[extropy-chat] Tyranny in place

Lee Corbin lcorbin at rawbw.com
Sun Oct 15 14:19:49 UTC 2006

Samantha writes

> On Oct 14, 2006, at 9:27 AM, Lee Corbin wrote:
>> In very many ways the government has become
>> an enemy of its citizens, but this hasn't started just
>> in the last decade. It remains to assess how much
>> "we" are being targeted by government when those
>> governments attempt to target Al Queda.
> Personally, I don't believe that Al Qaeda is their target.

So you see (as you explain below) that any inconvenience to
Al Qaeda that occurs overseas  is just a side-effect of a 
government grab for more power?  Would you try to make
that argument apply to America in World War II, the Civil
War, Korea, and Viet Nam?  Or is something different now?

> I think massive expansion of government power and control
> and a near blank check for any military adventures they deem
> desirable is the primary target of their efforts.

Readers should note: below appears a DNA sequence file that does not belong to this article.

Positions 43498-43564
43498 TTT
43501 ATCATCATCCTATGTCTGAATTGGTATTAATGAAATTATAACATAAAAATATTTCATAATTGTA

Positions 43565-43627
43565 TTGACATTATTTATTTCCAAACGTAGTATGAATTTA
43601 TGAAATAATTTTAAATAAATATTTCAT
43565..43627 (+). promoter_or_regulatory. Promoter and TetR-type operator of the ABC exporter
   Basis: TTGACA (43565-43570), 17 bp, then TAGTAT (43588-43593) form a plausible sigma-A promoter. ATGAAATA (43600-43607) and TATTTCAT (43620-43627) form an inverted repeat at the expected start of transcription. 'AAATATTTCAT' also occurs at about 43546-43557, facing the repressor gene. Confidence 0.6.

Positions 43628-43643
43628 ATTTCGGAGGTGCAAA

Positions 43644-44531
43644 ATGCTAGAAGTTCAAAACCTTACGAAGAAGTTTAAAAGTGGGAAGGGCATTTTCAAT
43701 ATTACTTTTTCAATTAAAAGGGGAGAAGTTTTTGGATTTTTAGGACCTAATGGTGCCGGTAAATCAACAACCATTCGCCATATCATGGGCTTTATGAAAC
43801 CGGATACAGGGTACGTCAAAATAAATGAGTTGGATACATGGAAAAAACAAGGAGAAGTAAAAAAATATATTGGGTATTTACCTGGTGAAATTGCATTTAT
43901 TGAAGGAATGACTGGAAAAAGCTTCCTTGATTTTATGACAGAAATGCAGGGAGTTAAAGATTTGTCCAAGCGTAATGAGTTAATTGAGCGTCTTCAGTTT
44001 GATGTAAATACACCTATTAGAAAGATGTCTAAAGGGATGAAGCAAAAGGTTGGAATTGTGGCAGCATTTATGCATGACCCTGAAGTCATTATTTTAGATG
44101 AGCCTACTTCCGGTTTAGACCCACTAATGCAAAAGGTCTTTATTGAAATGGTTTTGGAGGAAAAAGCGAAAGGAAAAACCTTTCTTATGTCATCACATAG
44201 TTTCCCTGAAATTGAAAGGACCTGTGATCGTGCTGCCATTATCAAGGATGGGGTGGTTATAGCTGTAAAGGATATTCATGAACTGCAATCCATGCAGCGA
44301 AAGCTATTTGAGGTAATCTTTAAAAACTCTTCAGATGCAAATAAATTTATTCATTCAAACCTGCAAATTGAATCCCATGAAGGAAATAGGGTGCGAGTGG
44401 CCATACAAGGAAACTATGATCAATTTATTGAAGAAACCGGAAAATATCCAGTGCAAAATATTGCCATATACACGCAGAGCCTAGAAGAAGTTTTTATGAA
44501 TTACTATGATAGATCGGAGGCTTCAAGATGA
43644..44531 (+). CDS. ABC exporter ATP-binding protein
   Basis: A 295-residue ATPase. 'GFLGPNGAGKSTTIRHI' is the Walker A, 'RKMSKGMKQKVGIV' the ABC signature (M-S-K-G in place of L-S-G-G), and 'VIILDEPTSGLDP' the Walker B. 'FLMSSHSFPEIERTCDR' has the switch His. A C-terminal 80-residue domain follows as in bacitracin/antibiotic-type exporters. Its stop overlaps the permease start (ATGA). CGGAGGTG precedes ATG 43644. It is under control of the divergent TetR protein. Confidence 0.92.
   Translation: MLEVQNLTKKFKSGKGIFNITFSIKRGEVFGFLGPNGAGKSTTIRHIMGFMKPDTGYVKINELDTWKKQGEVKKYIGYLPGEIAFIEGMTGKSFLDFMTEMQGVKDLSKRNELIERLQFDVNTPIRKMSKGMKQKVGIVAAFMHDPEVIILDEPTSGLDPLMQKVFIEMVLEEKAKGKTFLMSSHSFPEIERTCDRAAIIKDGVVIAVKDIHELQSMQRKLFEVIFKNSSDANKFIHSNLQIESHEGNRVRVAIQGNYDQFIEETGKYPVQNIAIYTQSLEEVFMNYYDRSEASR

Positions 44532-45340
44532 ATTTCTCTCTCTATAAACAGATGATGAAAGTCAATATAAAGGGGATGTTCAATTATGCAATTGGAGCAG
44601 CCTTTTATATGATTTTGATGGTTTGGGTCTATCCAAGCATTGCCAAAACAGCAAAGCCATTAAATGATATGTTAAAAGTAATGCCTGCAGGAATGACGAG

I think that the Bush and Blair administrations would like nothing
better than to have buried Al Queda, especially by 2008, so
that they could turn to the electorate and say "See?".

One thing that is more dangerous now than in any point in
Western history is the huge size of the bureaucracies, and
their self-sustaining agendas. Far more civil rights were
abrogated during the Civil War and World War II, and
in effect in World War I, than now, but it was easy to pull
back once the menace was contained.

There are two very sad reasons why we'll never return to
the halcyon days of the 1990s when the U.S. really was
a superpower (or at least everyone thought so), and there
seemed to be few threats from disgruntled individuals and
groups.   One is simply technically small groups and 
individuals can threaten organized society like never 
before, and the other is that the unbelievably huge
centralized bureaucracies that have been created to
deal with them have self-sustenance as their primary


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